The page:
Two that usually make it to the list are proximity and tuition. The first is due to the traffic situation. while the second is dictated by the family's financial means. There's also the teacher-to-student ratio, learning program, teaching methods, parent-teacher communication, facilities, safety and security, and more.
The factors don't necessarily have to be of equal importance to all parents. To some, tuition isn't an issue at all. Some are okay with whatever school is near their home, while others want their child to go to the same school they did. If you're scouting for a preschool for your child, you may want to focus on just two factors above all else.
A comprehensive review of research published in the journal Child Development that looked into the quality of early childhood education showed that the instructional practice used by teachers has the most substantial impact on a preschooler's academic and social skills. What counts are what teachers teach and how they teach it to young kids.
One of the most effective ways to teach young kids, according to the study, is through lessons that use engaging activities in a variety of learning settings via whole group and small group instruction. In intentional teaching, all activities done by the children aims to teach a particular skill which would help the child understand and learn a topic in, say, math or language.
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Intentional teaching is not just one way, but several ways, and it depends on how the child best learns. It's not to say that lectures are discouraged, because to some people and certain topics, it may be the best method to teach the young ones. But using it often leaves less room for other hands-on activities and experiential ways of learning. Young students do learn more through play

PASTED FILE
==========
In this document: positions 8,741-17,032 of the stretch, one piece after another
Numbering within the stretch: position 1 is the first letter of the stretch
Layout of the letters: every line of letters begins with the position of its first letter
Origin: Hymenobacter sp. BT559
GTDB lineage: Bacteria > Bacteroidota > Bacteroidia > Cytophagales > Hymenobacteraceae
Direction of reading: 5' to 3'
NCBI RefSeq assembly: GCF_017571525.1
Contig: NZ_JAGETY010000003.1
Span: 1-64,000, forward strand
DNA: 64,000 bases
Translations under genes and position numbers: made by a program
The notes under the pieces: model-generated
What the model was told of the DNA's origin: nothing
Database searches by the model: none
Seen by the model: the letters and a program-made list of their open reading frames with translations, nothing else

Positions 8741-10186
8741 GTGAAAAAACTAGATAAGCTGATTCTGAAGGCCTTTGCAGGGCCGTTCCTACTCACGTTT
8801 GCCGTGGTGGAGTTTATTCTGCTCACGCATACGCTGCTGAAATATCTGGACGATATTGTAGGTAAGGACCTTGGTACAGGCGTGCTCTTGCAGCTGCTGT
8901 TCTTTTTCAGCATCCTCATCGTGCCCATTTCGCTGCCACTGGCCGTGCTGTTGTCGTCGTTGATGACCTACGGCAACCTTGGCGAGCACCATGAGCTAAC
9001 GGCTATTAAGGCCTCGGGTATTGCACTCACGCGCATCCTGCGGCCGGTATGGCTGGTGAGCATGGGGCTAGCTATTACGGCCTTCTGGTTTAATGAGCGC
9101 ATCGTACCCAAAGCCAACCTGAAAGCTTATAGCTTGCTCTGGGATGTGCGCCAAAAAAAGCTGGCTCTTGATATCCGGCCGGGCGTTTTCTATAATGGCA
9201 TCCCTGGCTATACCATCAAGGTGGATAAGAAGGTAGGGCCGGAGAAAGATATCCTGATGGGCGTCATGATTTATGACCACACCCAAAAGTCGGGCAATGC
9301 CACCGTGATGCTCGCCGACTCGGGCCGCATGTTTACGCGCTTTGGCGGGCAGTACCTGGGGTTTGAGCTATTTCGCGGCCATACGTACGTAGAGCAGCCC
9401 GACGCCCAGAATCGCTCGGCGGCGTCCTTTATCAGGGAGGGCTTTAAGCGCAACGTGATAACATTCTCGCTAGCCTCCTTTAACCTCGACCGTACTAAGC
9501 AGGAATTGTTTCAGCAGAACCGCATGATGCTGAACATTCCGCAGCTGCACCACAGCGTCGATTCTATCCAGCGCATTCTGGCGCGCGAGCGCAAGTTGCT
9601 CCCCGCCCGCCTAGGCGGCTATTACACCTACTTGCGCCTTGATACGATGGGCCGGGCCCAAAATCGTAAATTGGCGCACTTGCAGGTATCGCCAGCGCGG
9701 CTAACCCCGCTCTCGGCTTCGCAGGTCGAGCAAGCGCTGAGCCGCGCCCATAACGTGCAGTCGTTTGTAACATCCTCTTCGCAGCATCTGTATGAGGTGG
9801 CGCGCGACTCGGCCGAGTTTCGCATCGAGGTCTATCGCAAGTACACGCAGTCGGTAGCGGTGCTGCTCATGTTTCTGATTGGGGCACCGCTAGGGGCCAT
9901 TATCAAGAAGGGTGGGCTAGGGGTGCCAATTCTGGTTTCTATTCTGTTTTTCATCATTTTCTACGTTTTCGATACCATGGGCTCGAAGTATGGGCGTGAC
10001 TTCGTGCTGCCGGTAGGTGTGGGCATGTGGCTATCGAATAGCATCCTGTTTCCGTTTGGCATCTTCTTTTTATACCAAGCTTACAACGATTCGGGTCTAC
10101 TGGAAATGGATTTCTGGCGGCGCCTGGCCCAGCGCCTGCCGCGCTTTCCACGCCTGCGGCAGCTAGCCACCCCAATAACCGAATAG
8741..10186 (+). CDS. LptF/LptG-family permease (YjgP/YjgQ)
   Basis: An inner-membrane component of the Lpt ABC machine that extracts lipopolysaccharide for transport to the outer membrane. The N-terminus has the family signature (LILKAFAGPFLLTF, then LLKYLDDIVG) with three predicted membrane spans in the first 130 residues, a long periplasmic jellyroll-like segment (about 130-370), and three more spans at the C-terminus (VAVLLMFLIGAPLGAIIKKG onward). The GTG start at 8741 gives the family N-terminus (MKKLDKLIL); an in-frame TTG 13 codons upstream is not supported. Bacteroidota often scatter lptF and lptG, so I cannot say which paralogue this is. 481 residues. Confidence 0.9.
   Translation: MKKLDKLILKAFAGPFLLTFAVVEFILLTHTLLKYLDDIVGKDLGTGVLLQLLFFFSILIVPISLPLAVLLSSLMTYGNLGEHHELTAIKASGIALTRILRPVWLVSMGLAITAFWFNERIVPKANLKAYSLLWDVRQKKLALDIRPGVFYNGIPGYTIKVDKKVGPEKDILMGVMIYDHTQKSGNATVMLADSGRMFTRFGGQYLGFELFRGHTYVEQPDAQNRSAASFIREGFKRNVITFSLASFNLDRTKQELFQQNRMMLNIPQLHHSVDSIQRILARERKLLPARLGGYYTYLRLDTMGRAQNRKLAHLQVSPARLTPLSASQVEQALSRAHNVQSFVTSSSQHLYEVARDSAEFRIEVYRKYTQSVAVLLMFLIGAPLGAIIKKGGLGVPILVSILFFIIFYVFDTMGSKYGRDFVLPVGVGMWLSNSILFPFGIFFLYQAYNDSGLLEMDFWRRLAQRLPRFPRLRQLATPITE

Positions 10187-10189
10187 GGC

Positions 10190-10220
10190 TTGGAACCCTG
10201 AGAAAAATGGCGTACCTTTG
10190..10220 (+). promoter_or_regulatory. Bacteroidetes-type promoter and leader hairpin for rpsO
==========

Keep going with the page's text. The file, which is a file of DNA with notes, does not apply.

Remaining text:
Another teaching method that offers a lot of benefits to preschoolers is scaffolding practice. It's when the teacher "talks with and models a learning activity for the child, making the activity fun through conversation that builds on and extends the child's interest and knowledge about the world," Margaret Burchinal, senior research scientist at the Frank Porter Graham Child Development Institute (FPG) at the University of North Carolina, explained in a statement.
The practice makes learning fun for the little ones. The teacher does not talk down on the kids or automatically assumes she's right because she's the adult. That warm relationship between teacher and student and their fun conversations helps keep the kids' interest and encourages them to learn more about the world. It's a first step to instilling a growth mindset, or a drive to learn.
"These prekindergarten impacts are larger than impacts from traditionally-measured dimensions of quality," Burchinal stressed. "Ideally, our new models of quality will encompass evidence-based curricula and intentional teaching within content areas, as well as professional development that focuses on the teaching practices that promote the skills young children need to succeed in school," she suggested.
It may not be a groundbreaking study, but it does add weight to why parents should put more thought on where to send their preschooler when she starts school. Factors mentioned above, such as teacher-student relationship and ratio, as well as the teaching practices and education program can already give clues on the quality of the preschool you're eyeing for your child.
Do due diligence: visit the school and do your research; ask for feedback and meet the teachers. If possible, ask to sit in a class or do a practice class with your child to get a sense of how teachers and students interact.
At the end of the day, you should choose a preschool that compliments your child's learning style, not the other way around. Yes, proximity and price cannot be ignored, but don't make them your only consideration.